This post highlights very briefly the work done by the Digital Economy USRG over the past 2 years that is now going to feed into the new Web Science Institute.
It has been great to see the value of digital literacy being acknowledged and enthusiastically applied across the university as part of a transformative approach to education, research and enterprise.
— Chris Phethean (@cpheth) November 11, 2013
Wendy spoke at DE2013 in Manchester last week about the ‘perfect storm’ brewing as digital education, digital research and digital enterprise converge. The WSI is well place to take advantage of this phenomenon.
From the DE perspective, we have focused on:
1) Digital business/new digital enterprises via programmes such as the creative digifest series. Last year’s event centred on the high profile keynote speaker Andrew Keen, this year the focus is on a digital enterprise “dragons den” competition and a number of University staff and students will be represented. We have also been encouraged by the demand from employers for digitally literate students and some of our Digital Champions have landed high profile digital marketing roles. This trend can only increase as the influence of digital marketing is now extending across whole organisations as social media interactions start to dismantle traditional silos and hierarchies.
2) Digital education via digital literacy workshops, curriculum innovation (4 DE modules) and MOOCS of course. A number of social features are being trialled in the Web Science MOOC, but if you think that’s radical, wait until you see what is planned for @PortusMOOC 🙂 We were also honoured to be invited to contribute to the digital literacy aspects of George Attard’s forthcoming Natural Sciences Programme.
3) Digital research via encouraging DTC researchers to collaborate with business on consultancy projects, enter the digital business competition, and submit their work to the Web Observatory.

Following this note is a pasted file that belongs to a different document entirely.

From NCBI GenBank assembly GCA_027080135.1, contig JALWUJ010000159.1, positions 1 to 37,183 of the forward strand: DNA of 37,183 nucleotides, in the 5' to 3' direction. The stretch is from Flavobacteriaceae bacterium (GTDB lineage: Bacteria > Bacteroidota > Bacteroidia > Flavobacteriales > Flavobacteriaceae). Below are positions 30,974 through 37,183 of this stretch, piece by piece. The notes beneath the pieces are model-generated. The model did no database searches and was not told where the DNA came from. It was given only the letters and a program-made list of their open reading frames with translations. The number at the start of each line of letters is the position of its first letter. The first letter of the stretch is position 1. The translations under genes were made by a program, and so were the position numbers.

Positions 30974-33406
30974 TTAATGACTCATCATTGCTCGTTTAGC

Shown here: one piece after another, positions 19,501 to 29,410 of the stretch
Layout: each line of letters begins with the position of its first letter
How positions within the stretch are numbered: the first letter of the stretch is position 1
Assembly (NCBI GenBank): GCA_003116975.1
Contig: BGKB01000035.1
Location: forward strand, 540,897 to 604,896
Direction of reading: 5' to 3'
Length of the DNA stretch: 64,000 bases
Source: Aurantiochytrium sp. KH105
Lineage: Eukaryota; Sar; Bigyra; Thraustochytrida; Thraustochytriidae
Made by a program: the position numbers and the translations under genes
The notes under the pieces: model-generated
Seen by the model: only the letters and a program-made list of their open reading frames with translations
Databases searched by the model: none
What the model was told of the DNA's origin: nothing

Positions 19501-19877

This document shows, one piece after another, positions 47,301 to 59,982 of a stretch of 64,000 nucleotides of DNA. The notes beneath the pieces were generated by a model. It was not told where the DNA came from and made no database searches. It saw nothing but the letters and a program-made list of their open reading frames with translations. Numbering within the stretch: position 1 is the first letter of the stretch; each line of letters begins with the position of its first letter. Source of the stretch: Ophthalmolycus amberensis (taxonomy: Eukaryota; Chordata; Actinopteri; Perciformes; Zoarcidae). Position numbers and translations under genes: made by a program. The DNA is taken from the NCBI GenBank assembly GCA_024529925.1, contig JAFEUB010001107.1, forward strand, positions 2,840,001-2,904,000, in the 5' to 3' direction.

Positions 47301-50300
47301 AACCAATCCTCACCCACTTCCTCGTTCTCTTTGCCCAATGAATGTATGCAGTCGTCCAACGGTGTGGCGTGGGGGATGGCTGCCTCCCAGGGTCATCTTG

The presentation at the launch of the WSI upon which this post is based coincided with a series of events in Rome relating to the Portus Project, and more generally our collaborations with the British School at Rome and Italian public, private and third sector partners. These continue to demonstrate the potential for the web as a means to collaborate, to access, analyse and to share research data and outputs, and to disseminate and engage a broad audience, including via the forthcoming @portusmooc. Whilst these concerns are clearly not restricted to the humanities we see particular opportunities here.
With the launch of the WSI we can also build on existing connections between the digital economy, web science and digital humanities. Via the sotonDH hub we have supported a growing number of postgraduate projects with a strong web science element and the Institute will allow us to build on this link. Furthermore we hope to see more humanities students choosing to move into web science, following the example of Terhi Nurmikko, Javier Pereda and Nicole Beale.
We also look forward to humanities scholarship playing an increasing role in the development of web science as a discipline. For example, colleagues such as Leif Isaksen demonstrate the influence humanities spatial thinking can have on the future of the web. Similarly humanities scholarship brings an additional critical dimension and provides context. So, lots of excitement to come!